Future Tech

Crypto scammers circle back, pose as lawyers, steal an extra $10M in truly devious plan

Tan KW
Publish date: Wed, 26 Jun 2024, 05:47 AM
Tan KW
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Future Tech

The FBI says in just 12 months, scumbags stole circa $10 million from victims of crypto scams after posing as helpful lawyers offering to recover their lost tokens.

Between February 2023-2024, scammers were kicking US victims while they were already down, preying on their financial vulnerability to defraud them for a second time in what must be seen as a new low, even for that particular breed of dirtball.

It's the latest update from the FBI's Internet Crime Complaint Center (IC3) on the ongoing issue which was first publicized in August last year. 

The Reg heard there was a rise in these fake companies cropping up, which claim to help recover stolen crypto in exchange for fees that would never be returned, but this is the first time IC3 has put a monetary value to the crime.

These "law firms" contact victims on social media and messaging platforms, IC3 said, all claiming to have the proper authority to carry out successful fraud investigations, when in fact they have no business serving seizure orders to the likes of cryptocurrency companies.

In some cases, the scammers try to claim they're working with the FBI, Consumer Financial Protection Bureau (CFPB), or some other kind of US government agency or financial institution to add a whiff of legitimacy to the proceedings.

Alarm bells should be going off here, especially if some kind of government investigation team is actually charging victims for their services.

Various cases seen by the real law enforcement authorities have included all manner of tactics used, ranging from asking for up-front fees to be paid before the final balance at the end of the "investigation" to instructing victims to make payments for "back taxes and other fees."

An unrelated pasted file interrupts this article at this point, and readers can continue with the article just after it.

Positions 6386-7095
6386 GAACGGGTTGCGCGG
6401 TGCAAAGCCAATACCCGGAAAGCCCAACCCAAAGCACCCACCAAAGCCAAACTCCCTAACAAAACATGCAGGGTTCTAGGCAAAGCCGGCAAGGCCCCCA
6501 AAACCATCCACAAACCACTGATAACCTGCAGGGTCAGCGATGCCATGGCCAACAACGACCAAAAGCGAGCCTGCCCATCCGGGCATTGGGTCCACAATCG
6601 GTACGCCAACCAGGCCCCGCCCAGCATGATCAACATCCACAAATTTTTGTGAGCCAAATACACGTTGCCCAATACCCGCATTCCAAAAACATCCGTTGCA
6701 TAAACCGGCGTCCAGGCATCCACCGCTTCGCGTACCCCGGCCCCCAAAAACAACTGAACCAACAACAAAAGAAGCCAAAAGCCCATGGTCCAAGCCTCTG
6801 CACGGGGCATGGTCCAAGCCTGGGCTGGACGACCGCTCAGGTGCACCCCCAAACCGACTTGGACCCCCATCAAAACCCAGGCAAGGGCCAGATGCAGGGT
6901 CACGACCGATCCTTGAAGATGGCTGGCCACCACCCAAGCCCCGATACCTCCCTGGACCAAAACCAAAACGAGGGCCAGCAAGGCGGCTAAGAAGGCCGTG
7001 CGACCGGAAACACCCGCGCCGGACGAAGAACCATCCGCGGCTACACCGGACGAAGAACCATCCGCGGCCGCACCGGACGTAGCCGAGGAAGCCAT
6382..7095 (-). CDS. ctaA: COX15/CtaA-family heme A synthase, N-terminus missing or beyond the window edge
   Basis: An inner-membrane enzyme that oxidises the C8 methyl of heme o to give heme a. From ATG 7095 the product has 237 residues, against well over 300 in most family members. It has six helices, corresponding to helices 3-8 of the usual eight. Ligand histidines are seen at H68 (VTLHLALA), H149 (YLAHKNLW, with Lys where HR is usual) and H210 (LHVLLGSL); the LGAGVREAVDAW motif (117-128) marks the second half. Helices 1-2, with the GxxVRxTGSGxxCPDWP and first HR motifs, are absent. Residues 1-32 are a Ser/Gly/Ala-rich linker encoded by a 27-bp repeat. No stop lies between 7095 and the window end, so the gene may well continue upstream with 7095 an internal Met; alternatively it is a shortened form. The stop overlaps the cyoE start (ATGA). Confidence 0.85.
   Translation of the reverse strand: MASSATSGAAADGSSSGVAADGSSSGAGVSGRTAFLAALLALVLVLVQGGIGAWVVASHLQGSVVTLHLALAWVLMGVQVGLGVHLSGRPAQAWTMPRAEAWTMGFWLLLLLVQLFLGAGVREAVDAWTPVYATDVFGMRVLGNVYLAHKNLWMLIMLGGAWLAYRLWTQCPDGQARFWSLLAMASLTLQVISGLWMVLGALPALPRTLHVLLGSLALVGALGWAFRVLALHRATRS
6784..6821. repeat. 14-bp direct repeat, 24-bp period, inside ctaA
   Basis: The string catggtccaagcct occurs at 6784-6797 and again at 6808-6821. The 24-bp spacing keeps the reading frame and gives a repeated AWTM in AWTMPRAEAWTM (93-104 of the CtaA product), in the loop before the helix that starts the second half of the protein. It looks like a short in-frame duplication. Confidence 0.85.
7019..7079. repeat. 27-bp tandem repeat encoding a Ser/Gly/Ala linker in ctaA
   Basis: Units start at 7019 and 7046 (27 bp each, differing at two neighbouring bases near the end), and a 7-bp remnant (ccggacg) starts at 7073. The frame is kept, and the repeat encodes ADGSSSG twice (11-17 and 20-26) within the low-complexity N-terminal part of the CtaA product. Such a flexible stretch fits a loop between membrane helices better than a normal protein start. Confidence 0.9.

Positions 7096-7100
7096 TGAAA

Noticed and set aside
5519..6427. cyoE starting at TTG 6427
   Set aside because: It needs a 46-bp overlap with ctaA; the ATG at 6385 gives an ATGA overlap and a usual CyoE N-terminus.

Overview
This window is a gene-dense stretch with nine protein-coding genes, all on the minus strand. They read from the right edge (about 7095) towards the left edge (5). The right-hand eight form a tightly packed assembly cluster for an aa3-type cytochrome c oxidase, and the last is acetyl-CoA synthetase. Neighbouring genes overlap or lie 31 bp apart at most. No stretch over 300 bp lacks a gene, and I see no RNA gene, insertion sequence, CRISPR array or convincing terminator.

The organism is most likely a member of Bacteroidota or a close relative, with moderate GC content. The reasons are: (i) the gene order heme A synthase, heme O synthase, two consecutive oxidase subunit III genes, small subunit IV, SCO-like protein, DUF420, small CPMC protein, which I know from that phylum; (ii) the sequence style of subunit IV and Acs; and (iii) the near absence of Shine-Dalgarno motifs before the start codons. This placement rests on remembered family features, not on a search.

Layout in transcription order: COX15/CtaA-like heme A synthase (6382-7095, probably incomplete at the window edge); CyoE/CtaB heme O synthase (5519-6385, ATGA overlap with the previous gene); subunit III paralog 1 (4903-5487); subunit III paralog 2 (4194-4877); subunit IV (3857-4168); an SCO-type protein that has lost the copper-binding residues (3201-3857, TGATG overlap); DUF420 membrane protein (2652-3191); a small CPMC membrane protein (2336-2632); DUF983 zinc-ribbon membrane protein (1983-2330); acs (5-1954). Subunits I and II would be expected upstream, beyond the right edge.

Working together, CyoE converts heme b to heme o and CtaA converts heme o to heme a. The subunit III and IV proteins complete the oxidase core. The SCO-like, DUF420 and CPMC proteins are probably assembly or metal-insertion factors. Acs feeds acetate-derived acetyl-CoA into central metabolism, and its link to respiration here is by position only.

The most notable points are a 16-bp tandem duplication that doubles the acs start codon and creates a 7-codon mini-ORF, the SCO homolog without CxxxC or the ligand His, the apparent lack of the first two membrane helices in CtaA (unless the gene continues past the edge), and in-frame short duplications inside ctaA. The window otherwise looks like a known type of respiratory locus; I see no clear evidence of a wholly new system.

When the prior warning came in August, IC3 said once these payments were made, the scammers would often either cut contact altogether or hand over an incomplete or inaccurate report and request additional funds to complete the recovery.

It's also not unheard of for scammers to request personal information from the victims, which we can assume will also probably be abused in one way or another.

"Be wary of advertisements for cryptocurrency recovery services," the alert reads. "Research the advertised company and beware if the company uses vague language, has a minimal online presence, and makes promises regarding an ability to recover funds. 

"If an unknown individual contacts you and claims to be able to recover stolen cryptocurrency, do not release any financial or personal identifying information and do not send money. 

"Law enforcement does not charge victims a fee for investigating crimes. If someone claims an affiliation with the FBI, contact your local FBI field office to confirm."

The Department of Financial Protection and Innovation has a simple crypto scam tracker on its website which can be used to look up known scam operations. Contacting the FBI wouldn't be the worst route to go though, just to be safe.

More than a quick buck

Earlier this year, the FBI warned that crypto scams were more costly to the US economy than ransomware, with reported losses in the region of $4.57 billion over the 12 months prior.

While the cost of ransomware was pegged at a surprisingly low $59.6 million, especially with multi-million-dollar ransom fees being paid by the likes of Change Healthcare, it's likely the figure is considerably higher due to low reporting rates.

Crypto scams not only affect the average consumer, but legitimate, knowledgeable businesses too, as exclusive Reg interviews have previously revealed.

After Ahad Shams, co-founder of Webaverse, told us about his story of losing $4 million to a highly organized group, more victims started to speak out and are now joined together in a Telegram channel to share their tales of regret.

Even genuine crypto firms were caught up in it all, falling for the elaborate scams that involved overseas face-to-face meetings in beautiful European hotels.

For some victims, it just involved some social engineering and a loss of funds. For others, telling their story on that Telegram channel, the same scamming organization was said to have drugged victims and driven others to the point of suicidal ideation. Numerous people were robbed of millions.®



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